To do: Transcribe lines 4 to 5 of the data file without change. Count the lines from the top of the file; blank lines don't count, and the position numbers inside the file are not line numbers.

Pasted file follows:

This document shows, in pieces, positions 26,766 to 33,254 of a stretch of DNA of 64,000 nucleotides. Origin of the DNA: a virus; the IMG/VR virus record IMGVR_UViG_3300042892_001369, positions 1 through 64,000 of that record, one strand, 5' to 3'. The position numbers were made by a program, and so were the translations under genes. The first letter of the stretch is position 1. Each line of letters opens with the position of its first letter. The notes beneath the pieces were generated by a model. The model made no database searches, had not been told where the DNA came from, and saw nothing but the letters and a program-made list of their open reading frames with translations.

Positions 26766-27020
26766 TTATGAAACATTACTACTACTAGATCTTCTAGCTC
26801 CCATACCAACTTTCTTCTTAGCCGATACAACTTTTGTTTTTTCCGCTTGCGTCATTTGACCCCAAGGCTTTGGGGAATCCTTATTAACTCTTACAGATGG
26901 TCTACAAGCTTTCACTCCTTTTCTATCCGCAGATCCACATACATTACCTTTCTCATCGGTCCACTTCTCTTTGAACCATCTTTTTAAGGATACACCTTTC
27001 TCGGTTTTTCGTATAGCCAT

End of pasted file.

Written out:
26801 CCATACCAACTTTCTTCTTAGCCGATACAACTTTTGTTTTTTCCGCTTGCGTCATTTGACCCCAAGGCTTTGGGGAATCCTTATTAACTCTTACAGATGG
26901 TCTACAAGCTTTCACTCCTTTTCTATCCGCAGATCCACATACATTACCTTTCTCATCGGTCCACTTCTCTTTGAACCATCTTTTTAAGGATACACCTTTC